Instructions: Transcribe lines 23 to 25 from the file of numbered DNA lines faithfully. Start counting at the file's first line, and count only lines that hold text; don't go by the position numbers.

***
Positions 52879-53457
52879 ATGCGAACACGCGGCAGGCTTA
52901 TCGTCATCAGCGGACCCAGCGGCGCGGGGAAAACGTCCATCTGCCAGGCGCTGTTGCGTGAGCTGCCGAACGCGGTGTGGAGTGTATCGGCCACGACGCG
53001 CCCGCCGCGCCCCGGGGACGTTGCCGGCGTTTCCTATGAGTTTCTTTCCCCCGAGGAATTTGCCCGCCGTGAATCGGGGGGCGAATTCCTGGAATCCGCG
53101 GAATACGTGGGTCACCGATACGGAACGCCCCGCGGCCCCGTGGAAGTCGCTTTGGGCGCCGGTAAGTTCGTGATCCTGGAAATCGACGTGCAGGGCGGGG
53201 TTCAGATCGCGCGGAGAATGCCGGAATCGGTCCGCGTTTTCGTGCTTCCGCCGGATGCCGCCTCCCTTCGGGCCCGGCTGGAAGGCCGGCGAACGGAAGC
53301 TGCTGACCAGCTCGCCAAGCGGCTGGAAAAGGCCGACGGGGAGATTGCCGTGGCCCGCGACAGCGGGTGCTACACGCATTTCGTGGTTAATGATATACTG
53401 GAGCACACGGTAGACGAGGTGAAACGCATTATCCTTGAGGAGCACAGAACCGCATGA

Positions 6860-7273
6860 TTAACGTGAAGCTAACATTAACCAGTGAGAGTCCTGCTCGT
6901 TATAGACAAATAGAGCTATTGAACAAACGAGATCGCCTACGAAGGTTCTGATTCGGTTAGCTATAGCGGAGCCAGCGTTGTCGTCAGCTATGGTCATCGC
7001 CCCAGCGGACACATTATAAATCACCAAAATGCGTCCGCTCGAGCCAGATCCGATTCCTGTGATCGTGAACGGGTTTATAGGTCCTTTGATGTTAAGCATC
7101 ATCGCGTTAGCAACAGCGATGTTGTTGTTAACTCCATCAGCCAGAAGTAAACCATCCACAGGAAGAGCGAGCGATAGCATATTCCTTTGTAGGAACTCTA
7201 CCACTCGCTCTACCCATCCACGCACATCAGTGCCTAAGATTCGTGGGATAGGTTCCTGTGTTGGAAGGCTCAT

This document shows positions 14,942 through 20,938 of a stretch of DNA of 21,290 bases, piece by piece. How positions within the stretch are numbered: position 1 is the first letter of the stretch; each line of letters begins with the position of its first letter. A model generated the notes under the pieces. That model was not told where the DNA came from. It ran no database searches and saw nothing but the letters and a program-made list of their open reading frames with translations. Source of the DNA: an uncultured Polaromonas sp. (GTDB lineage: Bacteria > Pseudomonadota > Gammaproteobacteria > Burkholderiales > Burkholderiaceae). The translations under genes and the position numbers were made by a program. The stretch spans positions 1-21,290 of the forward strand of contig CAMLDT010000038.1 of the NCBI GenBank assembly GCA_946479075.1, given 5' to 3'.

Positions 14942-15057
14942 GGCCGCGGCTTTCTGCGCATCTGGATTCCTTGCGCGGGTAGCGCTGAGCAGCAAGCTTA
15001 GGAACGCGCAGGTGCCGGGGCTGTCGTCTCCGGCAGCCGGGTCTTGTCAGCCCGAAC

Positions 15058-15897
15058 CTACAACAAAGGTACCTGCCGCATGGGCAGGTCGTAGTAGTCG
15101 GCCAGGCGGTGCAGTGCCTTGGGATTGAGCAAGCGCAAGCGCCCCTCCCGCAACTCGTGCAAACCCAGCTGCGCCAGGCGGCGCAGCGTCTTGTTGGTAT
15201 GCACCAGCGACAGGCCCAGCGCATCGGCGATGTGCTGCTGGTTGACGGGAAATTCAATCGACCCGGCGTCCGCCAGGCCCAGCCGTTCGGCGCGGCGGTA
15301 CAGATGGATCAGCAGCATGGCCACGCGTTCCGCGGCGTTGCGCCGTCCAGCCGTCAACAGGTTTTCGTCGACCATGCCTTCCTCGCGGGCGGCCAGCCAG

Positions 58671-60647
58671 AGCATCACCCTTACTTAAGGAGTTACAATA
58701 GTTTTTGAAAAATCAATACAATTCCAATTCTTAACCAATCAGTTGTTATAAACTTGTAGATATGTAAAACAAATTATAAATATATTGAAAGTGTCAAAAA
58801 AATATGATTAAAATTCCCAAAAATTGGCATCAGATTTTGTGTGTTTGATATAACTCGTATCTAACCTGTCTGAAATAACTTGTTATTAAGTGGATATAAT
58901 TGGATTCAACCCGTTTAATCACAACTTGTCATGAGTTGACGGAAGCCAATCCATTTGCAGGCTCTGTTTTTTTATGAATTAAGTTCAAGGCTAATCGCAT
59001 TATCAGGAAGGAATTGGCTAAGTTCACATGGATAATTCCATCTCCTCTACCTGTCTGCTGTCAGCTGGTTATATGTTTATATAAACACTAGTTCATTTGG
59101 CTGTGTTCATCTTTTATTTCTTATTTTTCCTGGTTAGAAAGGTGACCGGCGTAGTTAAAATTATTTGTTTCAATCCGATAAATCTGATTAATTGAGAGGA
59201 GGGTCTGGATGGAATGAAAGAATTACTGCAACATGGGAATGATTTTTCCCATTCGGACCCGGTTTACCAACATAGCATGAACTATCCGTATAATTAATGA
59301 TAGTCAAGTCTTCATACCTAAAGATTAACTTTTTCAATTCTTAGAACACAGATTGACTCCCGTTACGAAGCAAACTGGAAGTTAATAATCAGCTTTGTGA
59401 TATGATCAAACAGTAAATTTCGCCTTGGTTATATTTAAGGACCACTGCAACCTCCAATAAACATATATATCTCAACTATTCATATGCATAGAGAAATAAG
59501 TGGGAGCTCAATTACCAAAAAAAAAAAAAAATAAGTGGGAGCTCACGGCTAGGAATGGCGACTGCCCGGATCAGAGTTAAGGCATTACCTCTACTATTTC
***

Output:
15301 CAGATGGATCAGCAGCATGGCCACGCGTTCCGCGGCGTTGCGCCGTCCAGCCGTCAACAGGTTTTCGTCGACCATGCCTTCCTCGCGGGCGGCCAGCCAG

Positions 58671-60647
58671 AGCATCACCCTTACTTAAGGAGTTACAATA